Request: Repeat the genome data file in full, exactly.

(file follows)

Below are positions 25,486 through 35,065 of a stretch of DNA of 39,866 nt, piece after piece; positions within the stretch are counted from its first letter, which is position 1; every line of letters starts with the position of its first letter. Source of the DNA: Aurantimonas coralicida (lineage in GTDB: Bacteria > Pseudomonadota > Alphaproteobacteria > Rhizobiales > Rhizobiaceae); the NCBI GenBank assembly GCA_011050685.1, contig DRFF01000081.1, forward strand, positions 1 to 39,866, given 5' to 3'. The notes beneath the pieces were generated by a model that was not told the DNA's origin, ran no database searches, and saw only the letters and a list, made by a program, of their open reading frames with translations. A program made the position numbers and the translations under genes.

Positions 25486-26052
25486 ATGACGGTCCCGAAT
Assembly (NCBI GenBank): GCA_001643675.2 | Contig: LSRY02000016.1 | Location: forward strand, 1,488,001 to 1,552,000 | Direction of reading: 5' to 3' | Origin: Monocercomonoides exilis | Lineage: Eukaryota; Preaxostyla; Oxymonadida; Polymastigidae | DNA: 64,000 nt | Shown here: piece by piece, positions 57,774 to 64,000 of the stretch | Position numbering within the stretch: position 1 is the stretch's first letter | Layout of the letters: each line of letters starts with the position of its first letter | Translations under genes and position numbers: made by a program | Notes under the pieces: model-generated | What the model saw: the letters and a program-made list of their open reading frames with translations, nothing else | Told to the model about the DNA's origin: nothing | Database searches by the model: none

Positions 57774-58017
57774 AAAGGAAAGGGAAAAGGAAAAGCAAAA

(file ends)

Below are positions 25,486 through 35,065 of a stretch of DNA of 39,866 nt, piece after piece; positions within the stretch are counted from its first letter, which is position 1; every line of letters starts with the position of its first letter. Source of the DNA: Aurantimonas coralicida (lineage in GTDB: Bacteria > Pseudomonadota > Alphaproteobacteria > Rhizobiales > Rhizobiaceae); the NCBI GenBank assembly GCA_011050685.1, contig DRFF01000081.1, forward strand, positions 1 to 39,866, given 5' to 3'. The notes beneath the pieces were generated by a model that was not told the DNA's origin, ran no database searches, and saw only the letters and a list, made by a program, of their open reading frames with translations. A program made the position numbers and the translations under genes.

Positions 25486-26052
25486 ATGACGGTCCCGAAT
Assembly (NCBI GenBank): GCA_001643675.2 | Contig: LSRY02000016.1 | Location: forward strand, 1,488,001 to 1,552,000 | Direction of reading: 5' to 3' | Origin: Monocercomonoides exilis | Lineage: Eukaryota; Preaxostyla; Oxymonadida; Polymastigidae | DNA: 64,000 nt | Shown here: piece by piece, positions 57,774 to 64,000 of the stretch | Position numbering within the stretch: position 1 is the stretch's first letter | Layout of the letters: each line of letters starts with the position of its first letter | Translations under genes and position numbers: made by a program | Notes under the pieces: model-generated | What the model saw: the letters and a program-made list of their open reading frames with translations, nothing else | Told to the model about the DNA's origin: nothing | Database searches by the model: none

Positions 57774-58017
57774 AAAGGAAAGGGAAAAGGAAAAGCAAAA